A few of my Swedish things…


Us London Swedes have it good. If we get home sick there are plenty of places we can go to have ‘fika’, our Swedish word for sitting down for a while and having a cup of coffee, maybe a cinnamon bun whilst chatting to a friend. So important do we think this ritual is that we even invented a word for it. What’s not to love?

When I first moved to London in the 90’s, it was a different story altogether and not many places to remind me of home. There was always Ikea of course. I used to hear my English friends moan about the horror of an impending Ikea visit, the assembly, the queues, the vastness of it all etc. Not me. I loved it then and I still love it now. All the familiar names of the furniture, some that have remained since my childhood. You can’t beat the business concept and what it has done to put Sweden on the global map. Wherever I go in the world and see that blue and yellow sign appearing in the distance,  I get a little warm feeling of home.

Unless you’ve been hiding under a rock for the past 10 years you will be fully aware that the world has gone Scandi crazy with paired back and cool shops, cafes and restaurants catering for the style conscious and health aware and television dominated by dark Scandi dramas that have been gripping the world.

The thing I notice now, living away from home, is how incredibly on trend and innovative Scandies really are when it comes to cafes, restaurants, tech, design, fashion, make up, interiors, start-ups, music and of course HOMES.  Due to our hostile (read cold) climate we spend many more months inside than out, so people make a huge effort to decorate and make their homes as stylish as possible – like really, really stylish.  And no, I don’t live like that…yet! But I love feeling that I am part of a community that shares some common ground which is why I have collated a few Scandi places in London that I’d like to share with you.

My list of the lovely places that I think makes London feel a little more like home for me:


ScandiKitchen (61 Great Titchfield Street, London W1W 7PP) Known for its amazing smorgasbord this cafe/deli/shop is located close to the Swedish Church in Marylebone. Their online shop for your essentials is a must if you’re doing it Swedish style. They also do catering for all kinds of events as well as being a good port of call in finding out what is happening in London.


Blabar Nordic Living (3A Lacy Road, London SW15 1NH) One of my favorite cafes in London has opened in Putney. Who could have guessed? Great fika, healthy salads and sandwiches with innovative toppings as well as Swedish classics, such as cinnamon buns, chocolate balls and meatball sandwiches. Super friendly staff, great coffee and juices too. What you see in the shop you can buy as they carry an exquisite collection of highly desirable design objects (candles, jewellery, soft furnishings, prints etc). You’d struggle to find a more cosy cafe in South West London.image

Stockholm Restaurant and Deli (109 Sheen Lane, East Sheen, London SW14 8AE) This small but perfectly formed restaurant/deli has quickly become a home for wayward Swedes and locals alike. Goran and Majvor are incredibly hospitable and provide a fab fayre of traditional Swedish dishes cooked to perfection. Their Christmas buffe (julbord) is legendary and what is not served there is not worth having. There’s a deli where you can pop in for home-made pickled herrings, pates, salmon or traditional cakes. Their catering is fantastic too. Pop in for lunch and have the menu of the day (dagens) that feature reindeer burgers, traditional Swedish hot dogs or Skagenrora, a seafood salad made by gods.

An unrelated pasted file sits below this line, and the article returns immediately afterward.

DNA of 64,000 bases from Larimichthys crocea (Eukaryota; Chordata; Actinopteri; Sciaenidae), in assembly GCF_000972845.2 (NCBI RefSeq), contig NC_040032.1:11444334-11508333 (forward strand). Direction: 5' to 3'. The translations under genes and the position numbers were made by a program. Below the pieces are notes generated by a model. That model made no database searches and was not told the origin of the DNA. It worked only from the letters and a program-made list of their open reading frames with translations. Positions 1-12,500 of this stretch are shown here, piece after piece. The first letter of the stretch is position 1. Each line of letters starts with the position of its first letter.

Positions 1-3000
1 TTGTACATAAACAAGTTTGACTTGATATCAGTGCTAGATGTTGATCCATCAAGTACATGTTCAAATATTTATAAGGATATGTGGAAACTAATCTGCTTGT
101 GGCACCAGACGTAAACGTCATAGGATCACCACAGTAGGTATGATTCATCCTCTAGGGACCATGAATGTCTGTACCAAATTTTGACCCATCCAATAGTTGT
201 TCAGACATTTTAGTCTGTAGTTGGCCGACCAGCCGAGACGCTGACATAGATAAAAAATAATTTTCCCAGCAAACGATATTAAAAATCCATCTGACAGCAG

Nordic Bakery (14a Golden Square, Soho, London W1F 9JG) This super cool cafe (actually one of three now) serve great Nordic savory bakery products and open sandwiches. Be inspired by the selection of food and the design details whilst savoring one of their fab coffees. If you’re in Soho don’t miss it!


The Swedish Church (6 Harcourt Street, London W1H 4AG) Not ‘just’ a church but a meeting place for all Swedes and wannabe Swedes too. A yearly Christmas market has been a firm highlight for my children since they were toddlers and their talks, music evenings, play groups, Sunday services, support groups and cafe provides a focal points for those needing to connect to others, those who are missing home and feeling a bit lost. In addition it is THE place for Swedes to get married, have their children christened and later confirmed. A stellar and useful newsletter is published four times a year. Great articles and useful links.  So good is this ‘kyrkobladet’ that it was recently nominated for the Swedish publishing award (Svenska Publishing-Priset).


Petersham Nurseries (Church Lane, Off Petersham Road, Richmond, Surrey TW10 7AB) This does not have a Swedish link per se. But if you are from Stockholm, like me, you will know about a very special garden cafe, Rosendals Trädgårdscafe, which is located vid Djurgården, a great green park in the middle of Stockholm, and has that same bohemic, whimsical yet rustic feel that Petersham nurseries are so excellent at evoking. Every time I visit, a part of me get transported back home. If you ever travel to Stockholm, and I sincerely hope you do, please visit as I think it would be a wonderful experience no matter what time of the year.

I hope you enjoyed my very special places in London and I would love to hear if you have any other suggestions for me.

Much love,

Birgitta xx


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